i386 PAE Pagetables for up to 24GB memory support, Continuous Integration efforts, driver updates to ENA and graphics, ARM enhancements such as RochChip, Marvell 8K, and Broadcom support as well as more DTS files, more Capsicum possibilities, as well as pfsync improvements, and many more things that you can read about for yourselves.
Additionally, we bring news from some islands further down stream, namely the nosh project, HardenedBSD, ClonOS, and the Polish BSD User-Group.
We would, selfishly, encourage those of you who give us the good word to please send in your submissions sooner than just before the deadline, and also encourage anyone willing to share the good word to please read the section on which submissions we’re also interested in having.

###GhostBSD: A Solid Linux-Like Open Source Alternative

The subject of this week’s Linux Picks and Pans is a representative of a less well-known computing platform that coexists with Linux as an open source operating system. If you thought that the Linux kernel was the only open source engine for a free OS, think again. BSD (Berkeley Software Distribution) shares many of the same features that make Linux OSes viable alternatives to proprietary computing platforms.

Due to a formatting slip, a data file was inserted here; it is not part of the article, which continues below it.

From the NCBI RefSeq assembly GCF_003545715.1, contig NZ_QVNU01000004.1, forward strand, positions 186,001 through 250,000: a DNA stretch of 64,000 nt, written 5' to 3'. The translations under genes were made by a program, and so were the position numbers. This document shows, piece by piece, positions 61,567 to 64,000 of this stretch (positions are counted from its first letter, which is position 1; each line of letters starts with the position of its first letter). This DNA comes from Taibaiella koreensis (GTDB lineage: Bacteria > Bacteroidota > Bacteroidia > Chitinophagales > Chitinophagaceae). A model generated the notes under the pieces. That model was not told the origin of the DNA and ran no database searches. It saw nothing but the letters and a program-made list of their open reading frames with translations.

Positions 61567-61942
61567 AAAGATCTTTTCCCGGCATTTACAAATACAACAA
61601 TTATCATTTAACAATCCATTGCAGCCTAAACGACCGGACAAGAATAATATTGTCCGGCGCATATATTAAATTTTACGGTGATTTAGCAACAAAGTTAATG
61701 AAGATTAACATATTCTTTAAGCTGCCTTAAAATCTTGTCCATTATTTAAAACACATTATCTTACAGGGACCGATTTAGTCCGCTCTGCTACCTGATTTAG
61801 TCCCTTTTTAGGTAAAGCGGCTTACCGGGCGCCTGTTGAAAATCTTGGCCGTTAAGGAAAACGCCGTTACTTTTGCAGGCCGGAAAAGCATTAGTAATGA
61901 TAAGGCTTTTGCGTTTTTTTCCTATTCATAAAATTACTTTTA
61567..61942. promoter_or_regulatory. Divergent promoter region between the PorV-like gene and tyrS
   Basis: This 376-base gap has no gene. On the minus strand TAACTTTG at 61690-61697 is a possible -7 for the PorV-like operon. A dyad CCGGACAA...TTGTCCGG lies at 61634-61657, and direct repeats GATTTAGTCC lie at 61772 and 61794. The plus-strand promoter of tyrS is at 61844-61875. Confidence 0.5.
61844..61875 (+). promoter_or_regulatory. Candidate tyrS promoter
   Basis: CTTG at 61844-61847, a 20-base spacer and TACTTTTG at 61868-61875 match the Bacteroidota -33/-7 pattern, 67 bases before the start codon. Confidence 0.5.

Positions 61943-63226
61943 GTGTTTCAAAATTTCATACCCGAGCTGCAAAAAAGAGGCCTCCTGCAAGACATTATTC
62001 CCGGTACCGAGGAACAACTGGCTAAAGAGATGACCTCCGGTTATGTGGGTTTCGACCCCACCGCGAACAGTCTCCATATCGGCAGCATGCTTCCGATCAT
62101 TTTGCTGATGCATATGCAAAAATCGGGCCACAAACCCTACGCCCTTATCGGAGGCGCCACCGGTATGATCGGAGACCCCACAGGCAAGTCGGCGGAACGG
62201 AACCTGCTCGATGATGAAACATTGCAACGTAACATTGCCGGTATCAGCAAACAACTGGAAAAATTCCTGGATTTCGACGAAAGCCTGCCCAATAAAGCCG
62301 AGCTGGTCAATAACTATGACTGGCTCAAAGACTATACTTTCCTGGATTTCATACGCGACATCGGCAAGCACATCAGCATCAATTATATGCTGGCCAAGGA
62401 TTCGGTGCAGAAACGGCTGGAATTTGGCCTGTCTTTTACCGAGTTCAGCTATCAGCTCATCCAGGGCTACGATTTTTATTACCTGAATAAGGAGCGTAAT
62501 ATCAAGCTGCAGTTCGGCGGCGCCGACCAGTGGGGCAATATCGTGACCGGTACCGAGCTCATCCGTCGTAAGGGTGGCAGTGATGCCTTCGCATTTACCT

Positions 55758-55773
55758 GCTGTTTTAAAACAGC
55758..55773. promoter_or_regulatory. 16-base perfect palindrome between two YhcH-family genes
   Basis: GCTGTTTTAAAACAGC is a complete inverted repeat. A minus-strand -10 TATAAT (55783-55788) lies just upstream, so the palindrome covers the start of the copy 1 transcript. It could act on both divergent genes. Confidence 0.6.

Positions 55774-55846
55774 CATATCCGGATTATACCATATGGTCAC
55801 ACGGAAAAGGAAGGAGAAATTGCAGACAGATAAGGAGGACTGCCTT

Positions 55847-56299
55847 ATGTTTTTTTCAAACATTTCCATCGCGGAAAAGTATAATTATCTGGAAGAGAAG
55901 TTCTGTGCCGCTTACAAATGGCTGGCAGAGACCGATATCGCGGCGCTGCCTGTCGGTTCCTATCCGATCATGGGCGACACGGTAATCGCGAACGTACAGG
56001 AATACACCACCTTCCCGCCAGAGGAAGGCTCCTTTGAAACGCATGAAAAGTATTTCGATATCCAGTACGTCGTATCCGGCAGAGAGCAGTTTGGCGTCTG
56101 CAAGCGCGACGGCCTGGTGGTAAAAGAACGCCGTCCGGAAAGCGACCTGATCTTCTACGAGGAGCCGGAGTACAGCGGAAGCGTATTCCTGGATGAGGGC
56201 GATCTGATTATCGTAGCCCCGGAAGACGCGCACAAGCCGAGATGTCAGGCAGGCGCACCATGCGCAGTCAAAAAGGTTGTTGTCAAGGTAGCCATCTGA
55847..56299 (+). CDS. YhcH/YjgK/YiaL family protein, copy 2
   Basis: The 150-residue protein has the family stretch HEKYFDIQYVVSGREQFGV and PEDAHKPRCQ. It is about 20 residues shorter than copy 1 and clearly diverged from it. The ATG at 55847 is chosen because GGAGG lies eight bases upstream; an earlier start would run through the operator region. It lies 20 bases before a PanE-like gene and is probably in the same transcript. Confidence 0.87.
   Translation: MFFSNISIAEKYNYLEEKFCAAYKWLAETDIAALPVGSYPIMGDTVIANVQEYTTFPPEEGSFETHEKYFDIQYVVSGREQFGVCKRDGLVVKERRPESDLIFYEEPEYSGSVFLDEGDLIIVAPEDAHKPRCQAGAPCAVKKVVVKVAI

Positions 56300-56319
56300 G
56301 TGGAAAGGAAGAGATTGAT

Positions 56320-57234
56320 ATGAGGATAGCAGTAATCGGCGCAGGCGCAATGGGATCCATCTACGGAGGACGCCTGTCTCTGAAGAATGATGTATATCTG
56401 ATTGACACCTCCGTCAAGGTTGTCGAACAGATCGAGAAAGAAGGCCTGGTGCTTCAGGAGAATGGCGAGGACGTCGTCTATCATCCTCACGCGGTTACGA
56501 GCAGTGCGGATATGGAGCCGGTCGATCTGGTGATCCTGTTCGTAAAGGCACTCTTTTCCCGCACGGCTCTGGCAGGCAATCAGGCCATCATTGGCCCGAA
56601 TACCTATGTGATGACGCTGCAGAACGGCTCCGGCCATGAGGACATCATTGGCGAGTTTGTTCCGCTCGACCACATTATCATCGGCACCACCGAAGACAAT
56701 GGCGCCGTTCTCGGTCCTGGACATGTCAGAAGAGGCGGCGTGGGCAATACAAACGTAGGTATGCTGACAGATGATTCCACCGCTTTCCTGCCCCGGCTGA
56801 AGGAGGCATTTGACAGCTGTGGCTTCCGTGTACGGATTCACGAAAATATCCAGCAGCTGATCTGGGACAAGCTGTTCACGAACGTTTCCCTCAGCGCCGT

GhostBSD is a user-friendly Linux-like desktop operating system based on TrueOS. TrueOS is, in turn, based on FreeBSD’s development branch. TrueOS’ goal is to combine the stability and security of FreeBSD with a preinstalled GNOME, MATE, Xfce, LXDE or Openbox graphical user interface.
I stumbled on TrueOS while checking out new desktop environments and features in recent new releases of a few obscure Linux distros. Along the way, I discovered that today’s BSD computing family is not the closed source Unix platform the “BSD” name might suggest.
In last week’s Redcore Linux review, I mentioned that the Lumina desktop environment was under development for an upcoming Redcore Linux release. Lumina is being developed primarily for BSD OSes. That led me to circle back to a review I wrote two years ago on Lumina being developed for Linux.
GhostBSD is a pleasant discovery. It has nothing to do with being spooky, either. That goes for both the distro and the open source computing family it exposes.
Keep reading to find out what piqued my excitement about Linux-like GhostBSD.

##News Roundup
###SPARCbook 3000ST - The coolest 90s laptop

A few weeks back I managed to pick up an incredibly rare laptop in immaculate condition for $50 on Kijiji: a Tadpole Technologies SPARCbook 3000ST from 1997 (it also came with two other working Pentium laptops from the 1990s).